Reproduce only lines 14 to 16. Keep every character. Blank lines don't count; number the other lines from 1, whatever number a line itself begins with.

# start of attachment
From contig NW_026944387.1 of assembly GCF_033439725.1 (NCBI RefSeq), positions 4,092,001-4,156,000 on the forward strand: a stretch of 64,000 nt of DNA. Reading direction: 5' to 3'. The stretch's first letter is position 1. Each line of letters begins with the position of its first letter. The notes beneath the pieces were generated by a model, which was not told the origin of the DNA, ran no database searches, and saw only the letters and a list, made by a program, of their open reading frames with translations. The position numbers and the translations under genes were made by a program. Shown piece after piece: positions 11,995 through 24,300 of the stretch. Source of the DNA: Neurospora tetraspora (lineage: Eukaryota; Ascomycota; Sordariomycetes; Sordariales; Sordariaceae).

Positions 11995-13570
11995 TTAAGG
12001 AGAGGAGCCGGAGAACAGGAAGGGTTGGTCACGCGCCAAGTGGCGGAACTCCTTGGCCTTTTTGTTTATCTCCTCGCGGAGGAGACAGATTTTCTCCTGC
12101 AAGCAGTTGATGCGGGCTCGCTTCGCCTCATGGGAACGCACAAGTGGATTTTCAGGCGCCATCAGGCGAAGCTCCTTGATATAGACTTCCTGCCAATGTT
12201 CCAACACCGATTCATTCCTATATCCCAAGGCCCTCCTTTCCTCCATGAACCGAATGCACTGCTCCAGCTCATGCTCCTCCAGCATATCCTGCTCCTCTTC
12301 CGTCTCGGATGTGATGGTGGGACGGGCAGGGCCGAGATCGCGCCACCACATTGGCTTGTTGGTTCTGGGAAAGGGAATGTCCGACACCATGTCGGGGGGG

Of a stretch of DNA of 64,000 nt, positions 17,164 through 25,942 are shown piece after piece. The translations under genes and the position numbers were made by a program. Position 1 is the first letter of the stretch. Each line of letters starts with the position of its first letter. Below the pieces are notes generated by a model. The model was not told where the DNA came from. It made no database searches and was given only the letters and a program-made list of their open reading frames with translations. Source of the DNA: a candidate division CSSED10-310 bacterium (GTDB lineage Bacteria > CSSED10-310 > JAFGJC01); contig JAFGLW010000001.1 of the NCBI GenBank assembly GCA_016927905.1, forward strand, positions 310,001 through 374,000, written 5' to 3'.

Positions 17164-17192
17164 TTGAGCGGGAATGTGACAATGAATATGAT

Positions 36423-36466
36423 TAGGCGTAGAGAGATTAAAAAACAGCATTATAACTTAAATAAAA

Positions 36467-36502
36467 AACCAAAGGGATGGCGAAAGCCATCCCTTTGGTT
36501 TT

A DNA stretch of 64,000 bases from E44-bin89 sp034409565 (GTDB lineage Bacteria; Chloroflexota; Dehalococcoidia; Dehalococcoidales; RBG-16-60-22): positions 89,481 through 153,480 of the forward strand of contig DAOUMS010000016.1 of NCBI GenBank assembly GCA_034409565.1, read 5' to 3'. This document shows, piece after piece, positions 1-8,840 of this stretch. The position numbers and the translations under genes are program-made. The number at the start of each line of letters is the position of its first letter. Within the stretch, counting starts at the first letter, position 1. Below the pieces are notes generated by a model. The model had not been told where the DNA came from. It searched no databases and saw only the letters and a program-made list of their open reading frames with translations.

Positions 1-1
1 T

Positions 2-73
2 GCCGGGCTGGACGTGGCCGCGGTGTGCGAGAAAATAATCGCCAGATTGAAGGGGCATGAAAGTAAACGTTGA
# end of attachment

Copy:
36467 AACCAAAGGGATGGCGAAAGCCATCCCTTTGGTT
36501 TT

A DNA stretch of 64,000 bases from E44-bin89 sp034409565 (GTDB lineage Bacteria; Chloroflexota; Dehalococcoidia; Dehalococcoidales; RBG-16-60-22): positions 89,481 through 153,480 of the forward strand of contig DAOUMS010000016.1 of NCBI GenBank assembly GCA_034409565.1, read 5' to 3'. This document shows, piece after piece, positions 1-8,840 of this stretch. The position numbers and the translations under genes are program-made. The number at the start of each line of letters is the position of its first letter. Within the stretch, counting starts at the first letter, position 1. Below the pieces are notes generated by a model. The model had not been told where the DNA came from. It searched no databases and saw only the letters and a program-made list of their open reading frames with translations.